It is not easy getting accredited as a Continuing Care Retirement Community — especially in New York (currently, there are just a dozen in the state). But CCRC facilities — which provide several levels of health care all on the same campus — are growing in popularity because they offer residents a simple guarantee: care for the rest of their lives.
It’s an insurance policy of sorts — but it comes at a steep price. Residents often pay a substantial entry fee, and are then promised a fixed monthly rate that will not change for as long as they remain in the community. At Woodland Pond in New Paltz, an 83-acre facility that opened in 2009, residents pay a buy-in fee of anywhere from $157,000 to $383,000, depending on the size of the unit. (If the entire entry fee is paid upfront, as much as 90 percent of it will be returned to the resident’s estate upon his or her death.)
At New Paltz’s Woodland Pond, occupants have their choice of a number of amenities, including (clockwise from left) a swimming pool, a wood-working shop, and a pub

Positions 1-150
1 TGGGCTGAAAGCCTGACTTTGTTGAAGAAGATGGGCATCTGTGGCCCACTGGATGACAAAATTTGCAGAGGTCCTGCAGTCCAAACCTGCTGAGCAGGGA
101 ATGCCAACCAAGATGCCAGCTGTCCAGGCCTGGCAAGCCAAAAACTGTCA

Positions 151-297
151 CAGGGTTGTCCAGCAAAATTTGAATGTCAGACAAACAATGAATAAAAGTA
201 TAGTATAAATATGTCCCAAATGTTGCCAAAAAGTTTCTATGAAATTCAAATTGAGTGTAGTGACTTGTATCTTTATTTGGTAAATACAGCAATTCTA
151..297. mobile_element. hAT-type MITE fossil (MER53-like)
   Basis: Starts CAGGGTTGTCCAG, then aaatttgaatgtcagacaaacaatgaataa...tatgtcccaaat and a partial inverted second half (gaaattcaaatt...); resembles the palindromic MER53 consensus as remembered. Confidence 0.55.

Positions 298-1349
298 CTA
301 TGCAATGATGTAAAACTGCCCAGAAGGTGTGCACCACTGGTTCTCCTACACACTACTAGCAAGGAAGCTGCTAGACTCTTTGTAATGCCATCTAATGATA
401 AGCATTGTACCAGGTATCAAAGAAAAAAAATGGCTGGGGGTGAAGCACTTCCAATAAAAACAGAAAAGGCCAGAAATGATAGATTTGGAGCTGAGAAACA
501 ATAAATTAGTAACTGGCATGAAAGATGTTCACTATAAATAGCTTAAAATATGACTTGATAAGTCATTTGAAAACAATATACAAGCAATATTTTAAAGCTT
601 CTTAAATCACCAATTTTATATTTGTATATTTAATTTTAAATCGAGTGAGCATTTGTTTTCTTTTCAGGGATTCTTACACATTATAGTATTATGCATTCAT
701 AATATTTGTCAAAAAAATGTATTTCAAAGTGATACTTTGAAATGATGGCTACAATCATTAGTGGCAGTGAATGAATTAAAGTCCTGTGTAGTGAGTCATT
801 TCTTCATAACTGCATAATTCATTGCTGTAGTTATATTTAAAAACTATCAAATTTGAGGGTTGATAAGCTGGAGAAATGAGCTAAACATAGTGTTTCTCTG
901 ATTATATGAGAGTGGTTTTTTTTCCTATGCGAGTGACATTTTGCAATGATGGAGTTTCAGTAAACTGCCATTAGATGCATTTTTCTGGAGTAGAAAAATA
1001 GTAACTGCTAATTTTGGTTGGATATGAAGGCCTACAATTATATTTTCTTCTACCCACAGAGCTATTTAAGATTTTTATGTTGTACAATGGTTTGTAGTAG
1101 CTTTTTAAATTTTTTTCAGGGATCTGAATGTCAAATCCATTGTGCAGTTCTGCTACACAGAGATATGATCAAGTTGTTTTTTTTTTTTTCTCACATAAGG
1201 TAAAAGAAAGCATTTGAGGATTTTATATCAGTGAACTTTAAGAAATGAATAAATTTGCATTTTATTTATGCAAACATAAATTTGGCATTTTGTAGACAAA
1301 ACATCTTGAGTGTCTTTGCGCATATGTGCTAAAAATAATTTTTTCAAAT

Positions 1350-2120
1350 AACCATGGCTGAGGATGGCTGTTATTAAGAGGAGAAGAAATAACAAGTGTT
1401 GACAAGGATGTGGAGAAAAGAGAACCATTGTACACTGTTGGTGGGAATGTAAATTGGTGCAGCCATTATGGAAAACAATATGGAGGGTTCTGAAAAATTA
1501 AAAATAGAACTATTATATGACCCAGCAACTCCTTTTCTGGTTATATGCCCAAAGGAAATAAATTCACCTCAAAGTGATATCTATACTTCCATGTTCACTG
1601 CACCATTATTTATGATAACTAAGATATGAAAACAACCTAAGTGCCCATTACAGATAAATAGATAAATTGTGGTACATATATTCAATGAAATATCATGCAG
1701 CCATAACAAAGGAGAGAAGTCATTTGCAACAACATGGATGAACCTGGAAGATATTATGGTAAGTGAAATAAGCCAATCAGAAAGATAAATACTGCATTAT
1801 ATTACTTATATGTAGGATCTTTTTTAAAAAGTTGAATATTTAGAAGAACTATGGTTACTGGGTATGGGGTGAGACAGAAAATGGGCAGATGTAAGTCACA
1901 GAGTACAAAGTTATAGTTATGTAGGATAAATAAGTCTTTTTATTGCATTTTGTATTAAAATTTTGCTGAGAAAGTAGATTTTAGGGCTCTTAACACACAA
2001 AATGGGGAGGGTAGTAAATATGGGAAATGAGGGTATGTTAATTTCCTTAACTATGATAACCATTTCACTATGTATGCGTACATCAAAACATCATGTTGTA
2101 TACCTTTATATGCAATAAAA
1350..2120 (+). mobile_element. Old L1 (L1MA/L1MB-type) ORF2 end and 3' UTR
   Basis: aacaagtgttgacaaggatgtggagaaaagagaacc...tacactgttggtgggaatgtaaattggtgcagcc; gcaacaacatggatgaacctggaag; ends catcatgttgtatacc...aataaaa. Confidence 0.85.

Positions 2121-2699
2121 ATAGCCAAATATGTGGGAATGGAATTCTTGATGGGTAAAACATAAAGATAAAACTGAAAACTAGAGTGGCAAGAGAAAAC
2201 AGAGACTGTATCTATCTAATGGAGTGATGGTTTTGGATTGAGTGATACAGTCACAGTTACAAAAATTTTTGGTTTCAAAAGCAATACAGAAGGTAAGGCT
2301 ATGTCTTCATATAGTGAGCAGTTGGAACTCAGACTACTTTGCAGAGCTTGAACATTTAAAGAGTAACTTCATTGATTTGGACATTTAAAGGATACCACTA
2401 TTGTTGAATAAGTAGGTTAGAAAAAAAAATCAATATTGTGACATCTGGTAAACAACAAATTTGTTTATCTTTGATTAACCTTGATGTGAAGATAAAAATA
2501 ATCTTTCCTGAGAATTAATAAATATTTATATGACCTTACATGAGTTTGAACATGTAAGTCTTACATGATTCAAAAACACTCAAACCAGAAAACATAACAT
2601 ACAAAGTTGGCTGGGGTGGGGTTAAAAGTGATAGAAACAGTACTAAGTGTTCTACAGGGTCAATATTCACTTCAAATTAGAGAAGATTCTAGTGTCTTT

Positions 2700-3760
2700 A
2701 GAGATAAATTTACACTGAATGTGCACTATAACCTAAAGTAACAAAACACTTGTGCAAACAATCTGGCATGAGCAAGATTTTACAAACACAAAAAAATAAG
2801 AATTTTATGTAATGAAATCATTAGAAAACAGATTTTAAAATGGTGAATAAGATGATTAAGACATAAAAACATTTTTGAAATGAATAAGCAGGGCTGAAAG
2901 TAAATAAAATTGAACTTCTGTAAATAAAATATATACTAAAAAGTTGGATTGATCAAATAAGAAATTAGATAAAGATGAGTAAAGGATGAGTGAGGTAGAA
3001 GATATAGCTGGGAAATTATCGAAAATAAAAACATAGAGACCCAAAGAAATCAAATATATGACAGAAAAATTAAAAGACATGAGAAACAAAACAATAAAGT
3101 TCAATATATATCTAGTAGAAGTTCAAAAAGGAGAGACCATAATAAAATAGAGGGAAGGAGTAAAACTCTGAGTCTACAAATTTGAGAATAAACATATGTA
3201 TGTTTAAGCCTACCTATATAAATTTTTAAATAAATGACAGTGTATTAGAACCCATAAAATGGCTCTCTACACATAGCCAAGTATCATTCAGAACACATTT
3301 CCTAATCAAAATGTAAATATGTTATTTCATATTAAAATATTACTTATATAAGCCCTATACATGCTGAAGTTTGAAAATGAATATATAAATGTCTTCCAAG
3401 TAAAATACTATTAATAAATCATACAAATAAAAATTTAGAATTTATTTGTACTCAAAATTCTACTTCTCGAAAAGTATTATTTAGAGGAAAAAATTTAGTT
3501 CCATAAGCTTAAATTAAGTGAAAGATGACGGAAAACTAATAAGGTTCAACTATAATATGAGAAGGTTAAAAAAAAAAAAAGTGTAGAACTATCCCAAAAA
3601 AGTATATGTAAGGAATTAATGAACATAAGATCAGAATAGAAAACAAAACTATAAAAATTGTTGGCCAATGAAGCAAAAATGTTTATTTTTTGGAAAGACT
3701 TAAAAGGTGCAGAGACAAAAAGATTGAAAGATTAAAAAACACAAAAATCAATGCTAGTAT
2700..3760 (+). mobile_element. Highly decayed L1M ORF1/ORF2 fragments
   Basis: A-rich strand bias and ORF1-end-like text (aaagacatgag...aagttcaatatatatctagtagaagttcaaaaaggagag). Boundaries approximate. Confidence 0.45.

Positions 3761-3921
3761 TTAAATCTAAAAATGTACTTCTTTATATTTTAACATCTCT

Monthly fees range from $2,500 to $5,200. “Residents know ahead of time what they’re going to pay,” says Marketing Director Christine Wirthwein. “It’s the only plan available that guarantees a locked-in fee regardless of the level of care. This avoids financial disasters later on when people can have their nest eggs wiped out if they’re in a nursing home for a year or two. Skilled care in New York can run up to $400 a day.”
Currently there are about 190 residents — all 62 years or older — living at Woodland Pond in one- and two-bedroom apartments, as well as in a few cottages. (There are also 40 assisted-living apartments, 20 memory-impaired units, and 40 private nursing home rooms.) The fixed monthly fee also buys a wide range of activities and amenities like a creative arts studio, a wood-working shop, a spa and salon, a performing arts center, and hiking trails. “This facility has more resident involvement than I’ve ever seen,” says Wirthwein. “There are a lot of people who were successful in their lives, and they want to continue to be leaders here.”